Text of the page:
Struggling With Fertility? Here's What You Can Do

Most of us spend early adulthood actively trying to prevent pregnancy- while we travel, work on our careers and enjoy a carefree life. It’s easy to have the impression that one little slip up with birth control can lead to an unplanned baby, which can be really quite scary when you’re not ready for one and is something you’ve probably tried to avoid for many years. So when the time comes to settle down and you’re ready to start a family of your own, it can be confusing and frustrating when it doesn't happen right away. As many as one in eight couples will struggle with some kind of fertility issue, and so if you’ve found yourself in this position don’t panic- there is plenty that can be done. If you’ve been trying for a while and nothing has happened yet, here’s what you can do.

 Image via Negative Space


Image via Negative Space
Get your body into ship shape 

Getting your body in ship shape is one of the best things you can do for your health and your fertility. Lose excess weight and exercise which can regulate hormones, take vitamin supplements so that you’re not missing anything important. You could even speak to a macrobiotic counselor to check that everything is in balance.

Start tracking your ovulation

Conception can only happen when a sperm meets an egg, but there might be lots of reasons why your body isn’t ovulating each month (or isn’t ovulating on a regular basis). One of the best ways you can get an insight into what’s going on is to start tracking your cycles and your ovulation, as if you find that you’re not releasing an egg each month then this is something you can speak with your doctor about. One of the best ways you can tell if you’re ovulating is by a process called BBT (basal body tracking). It’s very simple and just involves you taking your temperature with a sensitive thermometer each morning before you get out of bed. The reason for this is after your body releases an egg, it starts producing the hormone progesterone, which causes your body temperature to rise slightly. If you’re ovulating normally, you’ll find that half of your monthly cycle your temperatures are lower, and for the other half (after ovulation) your temperatures are higher. On a chart, this will show ‘bi phasic’ te/mperatures. It’s very easy to do, there are apps that allow you to pop in your temperature each morning and they plot it all out for you. If it sounds a little complicated, there are fertility monitors that you can wear to bed and these take your temperature and sync automatically to an app for you. Temperature tracking is non-invasive, inexpensive (if you’re using an app and a thermometer) and can really let you know what’s happening inside your body. There’s lots of advice about this online with pointers and tips, so it’s well worth a try if you want to know what’s going on. Fertility apps like this get to know your cycle so you can give you insights into when your most fertile days will be. They can also be used along with ovulation tests, these are simple urine strip tests which can detect a hormone called luteinizing hormone. Once a surge in this has been detected on the strips, you can expect to ovulate 24-48 hours later.0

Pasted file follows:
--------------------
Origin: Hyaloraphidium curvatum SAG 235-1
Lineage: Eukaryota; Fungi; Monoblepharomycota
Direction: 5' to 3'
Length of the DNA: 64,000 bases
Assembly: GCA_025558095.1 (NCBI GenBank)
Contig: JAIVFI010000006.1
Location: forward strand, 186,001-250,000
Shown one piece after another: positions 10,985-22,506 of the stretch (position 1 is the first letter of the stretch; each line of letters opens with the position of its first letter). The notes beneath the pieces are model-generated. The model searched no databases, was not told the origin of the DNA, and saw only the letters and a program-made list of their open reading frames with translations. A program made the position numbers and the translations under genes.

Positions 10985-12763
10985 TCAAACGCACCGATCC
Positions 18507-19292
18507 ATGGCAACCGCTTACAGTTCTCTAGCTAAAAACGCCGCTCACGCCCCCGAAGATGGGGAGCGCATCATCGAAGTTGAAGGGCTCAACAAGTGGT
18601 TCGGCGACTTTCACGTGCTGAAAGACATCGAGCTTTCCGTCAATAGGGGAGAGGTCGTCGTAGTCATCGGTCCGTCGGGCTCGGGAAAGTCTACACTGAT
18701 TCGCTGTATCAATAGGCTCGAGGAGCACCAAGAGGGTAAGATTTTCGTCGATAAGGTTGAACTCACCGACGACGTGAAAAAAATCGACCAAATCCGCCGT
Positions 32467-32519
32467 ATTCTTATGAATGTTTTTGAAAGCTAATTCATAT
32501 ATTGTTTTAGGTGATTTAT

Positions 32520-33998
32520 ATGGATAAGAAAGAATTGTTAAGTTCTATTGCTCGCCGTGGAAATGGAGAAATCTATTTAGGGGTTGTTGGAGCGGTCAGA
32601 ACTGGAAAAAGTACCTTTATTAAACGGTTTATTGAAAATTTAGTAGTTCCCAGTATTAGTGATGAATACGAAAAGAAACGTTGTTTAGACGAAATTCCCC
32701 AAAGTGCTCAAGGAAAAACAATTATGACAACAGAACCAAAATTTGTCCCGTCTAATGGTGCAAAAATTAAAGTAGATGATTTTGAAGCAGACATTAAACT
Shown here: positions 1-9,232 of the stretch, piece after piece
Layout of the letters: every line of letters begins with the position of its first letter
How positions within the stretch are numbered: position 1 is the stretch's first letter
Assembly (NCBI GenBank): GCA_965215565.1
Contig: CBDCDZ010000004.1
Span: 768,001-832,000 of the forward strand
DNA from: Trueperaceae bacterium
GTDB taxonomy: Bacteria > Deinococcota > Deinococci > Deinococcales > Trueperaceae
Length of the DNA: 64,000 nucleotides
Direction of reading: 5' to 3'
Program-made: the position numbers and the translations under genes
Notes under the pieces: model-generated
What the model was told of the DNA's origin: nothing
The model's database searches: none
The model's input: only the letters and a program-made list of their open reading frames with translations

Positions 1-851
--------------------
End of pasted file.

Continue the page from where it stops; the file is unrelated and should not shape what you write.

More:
Have some tests done

Later on if you’ve still not conceived naturally it can be worth having some tests done. A sperm analysis can let you know if there are any issues on your partner's side. A HSG test can be conducted to see if your fallopian tubes are open, and tests into hormone levels can give doctors a clue as to why you can't get or stay pregnant. This is useful knowledge as it can let you know what the next step is, and if any treatment is recommended. Many couples can get pregnant without the need for methods IVF even if they’ve struggled for a number of years. But IVF can be a good choice for those with certain kinds of infertility.

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